One possible explanation is that I live on the boundary between suburbs and country, and so I can actually go a fair distance (measured in miles, and sometimes in tens of miles, and occasionally in hundreds of miles) without stopping. And in light traffic, I'm prone to use compression rather than brake linings when I need to drop some velocity.

    Of course, if you're unhappy with the performance of the stock front brakes (many people seem to think they require excessive effort, though as a Harley owner I think they're pretty much average), this could be an excuse to install the higher-performance pads listed in the maintenance/hacks thread (I think they're from the back of a KTM or something).

    Fun fact: Space Shuttle brake linings were single-use, at least up through the Challenger explosion (they might have upgraded while the system was down for booster re-design). Seems that as soon as the pilot applied the brakes, the linings would shatter and de-bond. They'd stay in place as long as the pilot kept the pressure on, so the ritual was apply the brakes, keep them on until the orbiter was stopped, then listen to the pieces of brake lining falling out onto the runway...
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  18. MrDralas

    MrDralas Super n00b

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    I’m on chain 3 after 20,000 (22k?) some odd miles.
    The first one stretched out till it was too loose for the adjusters on my last trip.
    The second one broke and piled up inside the covered area and stalled the engine. It broke my chain guard, tool tube cover and took a few chunks of aluminum out of the side cover for the engine. I checked and adjusted the chain the same day it broke about 400 miles before or so. None of the links were binded up or had play. Just one side of half the master link was there the rest was missing. I don’t know if the plate clip came off or what cause none of it was found. I walked up and down the highway looking so no one would get a flat from it.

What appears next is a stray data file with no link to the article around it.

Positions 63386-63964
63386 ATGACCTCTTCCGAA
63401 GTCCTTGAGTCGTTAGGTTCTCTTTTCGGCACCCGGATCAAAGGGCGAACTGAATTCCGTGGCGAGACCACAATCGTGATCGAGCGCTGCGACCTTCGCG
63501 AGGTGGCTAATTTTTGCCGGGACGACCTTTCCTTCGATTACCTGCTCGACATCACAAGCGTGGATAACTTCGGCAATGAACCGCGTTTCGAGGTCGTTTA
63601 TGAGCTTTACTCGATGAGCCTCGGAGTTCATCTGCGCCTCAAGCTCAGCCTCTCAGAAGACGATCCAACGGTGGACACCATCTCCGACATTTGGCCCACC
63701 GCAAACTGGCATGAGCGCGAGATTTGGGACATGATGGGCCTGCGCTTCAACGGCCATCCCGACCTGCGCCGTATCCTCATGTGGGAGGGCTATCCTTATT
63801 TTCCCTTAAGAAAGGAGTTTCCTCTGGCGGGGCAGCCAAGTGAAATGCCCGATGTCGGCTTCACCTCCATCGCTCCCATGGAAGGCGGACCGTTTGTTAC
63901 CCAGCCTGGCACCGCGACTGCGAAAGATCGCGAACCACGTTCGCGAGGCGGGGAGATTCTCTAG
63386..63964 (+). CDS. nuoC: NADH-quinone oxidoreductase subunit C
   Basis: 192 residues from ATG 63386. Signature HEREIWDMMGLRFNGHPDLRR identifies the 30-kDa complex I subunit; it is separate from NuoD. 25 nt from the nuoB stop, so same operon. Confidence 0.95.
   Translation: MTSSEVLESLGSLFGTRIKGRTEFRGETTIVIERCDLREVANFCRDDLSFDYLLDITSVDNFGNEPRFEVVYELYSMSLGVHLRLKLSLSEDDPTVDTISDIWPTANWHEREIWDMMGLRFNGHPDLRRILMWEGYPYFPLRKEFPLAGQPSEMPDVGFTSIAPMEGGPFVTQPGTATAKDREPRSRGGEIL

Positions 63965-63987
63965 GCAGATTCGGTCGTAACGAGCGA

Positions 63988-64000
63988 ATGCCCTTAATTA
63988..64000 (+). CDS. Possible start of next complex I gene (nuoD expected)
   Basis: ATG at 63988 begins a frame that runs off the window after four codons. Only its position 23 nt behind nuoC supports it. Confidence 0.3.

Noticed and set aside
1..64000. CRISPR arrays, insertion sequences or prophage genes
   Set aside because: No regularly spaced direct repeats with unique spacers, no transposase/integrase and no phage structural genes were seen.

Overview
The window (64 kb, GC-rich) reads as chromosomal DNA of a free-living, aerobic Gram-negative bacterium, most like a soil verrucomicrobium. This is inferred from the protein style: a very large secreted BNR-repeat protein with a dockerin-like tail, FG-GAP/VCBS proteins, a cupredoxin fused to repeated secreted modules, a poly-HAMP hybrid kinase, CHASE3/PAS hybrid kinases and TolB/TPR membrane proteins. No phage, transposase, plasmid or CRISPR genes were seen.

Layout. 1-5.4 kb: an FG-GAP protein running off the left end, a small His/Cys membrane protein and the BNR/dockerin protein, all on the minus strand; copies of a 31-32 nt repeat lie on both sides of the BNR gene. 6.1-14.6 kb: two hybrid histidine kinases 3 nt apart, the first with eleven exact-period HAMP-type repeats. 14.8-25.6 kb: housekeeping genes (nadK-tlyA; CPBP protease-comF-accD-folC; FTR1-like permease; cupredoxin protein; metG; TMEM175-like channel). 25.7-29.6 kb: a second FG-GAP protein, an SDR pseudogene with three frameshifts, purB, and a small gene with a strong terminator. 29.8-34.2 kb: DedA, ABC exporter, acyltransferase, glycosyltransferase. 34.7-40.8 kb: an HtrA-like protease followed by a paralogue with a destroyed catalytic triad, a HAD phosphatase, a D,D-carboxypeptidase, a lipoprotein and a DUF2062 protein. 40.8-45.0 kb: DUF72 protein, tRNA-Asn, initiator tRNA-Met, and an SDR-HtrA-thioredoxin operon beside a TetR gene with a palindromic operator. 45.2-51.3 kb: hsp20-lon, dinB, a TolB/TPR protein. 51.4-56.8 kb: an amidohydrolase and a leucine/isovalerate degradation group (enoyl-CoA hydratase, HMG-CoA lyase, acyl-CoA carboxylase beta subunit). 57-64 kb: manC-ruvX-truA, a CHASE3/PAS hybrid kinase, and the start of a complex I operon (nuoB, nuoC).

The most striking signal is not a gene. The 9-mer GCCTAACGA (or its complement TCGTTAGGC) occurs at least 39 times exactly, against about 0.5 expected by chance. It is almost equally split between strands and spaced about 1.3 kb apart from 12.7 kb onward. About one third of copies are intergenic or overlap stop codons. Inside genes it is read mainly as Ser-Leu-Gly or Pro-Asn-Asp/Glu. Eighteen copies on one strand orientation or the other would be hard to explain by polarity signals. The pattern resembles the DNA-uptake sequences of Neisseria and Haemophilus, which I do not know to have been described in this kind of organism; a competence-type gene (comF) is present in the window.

I carry a spare chain on trips so not a huge issue.

    I think it might have something to do with the extreme cold and heat cycles the space ship gets vs our bikes will never see.

    I’m somewheres over 20,000 miles (dash replaced and don’t remember the exact mileage) I’m pretty much due for front and rear brakes both. I try to use both brakes all the time, the rear ends up being Morse code some times but oh well.
    I never found, the front brake lacking or needing too much presser. It’s a fairly progressive brake, I only 2 finger ever unless it’s an emergency stop, which i have gotten the front tire to start chipping a couple times braking hard. Is it as good as 6 piston dual caliber brakes that you can do stoppers with one finger, no not at all but then again this isn’t that kinda bike.

    These are what I ordered, my bike is at the dealers probably for another couple weeks again so I can’t how they are. But I think these are the ones that are needed.

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  19. Kiwiscoot

    Kiwiscoot Been here awhile

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    My chain has 14000kms on now and the adjusters are pretty much where in the middle of their travel. I have noticed no wear in chain or sprockets. I have the Tutoro oiler with the double nozzle and checks weekly to see if the chain is wet both sides.
    I've used Tutoro oil , 75W90 gear oil and old engine oil with no issues.

    One thing I did notice was that the master link had no grease in, so I would advise people to check it and be careful not to lose the master-link o-rings. Pretty easy to do.
    MrDralas likes this.
  20. Eatmore Mudd

    Eatmore Mudd Mischief on wheels.

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    1. Because the bikes center of gravity is somewheres between my ankles.
    2. Despite the ground clearance the seat height is low enough to flat foot duck walk the bike through bad patches.
    3. The torque and horsepower are all tractable.
    4. It's soooooooo smooth it makes butter wish it were that smooth.
    5. The bikes do what is says right on the box.
    6. Ergonomics are good.
    7. Brembo, Denso, Keihin etc. are component suppliers to Enfield.
    8. Harris Performance forgot more about building bikes than I could learn in two lifetimes.
    9. Parts are affordable and they are owner maintainable.
    10. They are simple rugged reliable uncomplicated pure motorcycles. More simple than the honorable and venerable KLR even.

    P.S.
    The aftermarket for them is pretty dang good and the price of the bike and the prices of the farkles are amazingly affordable.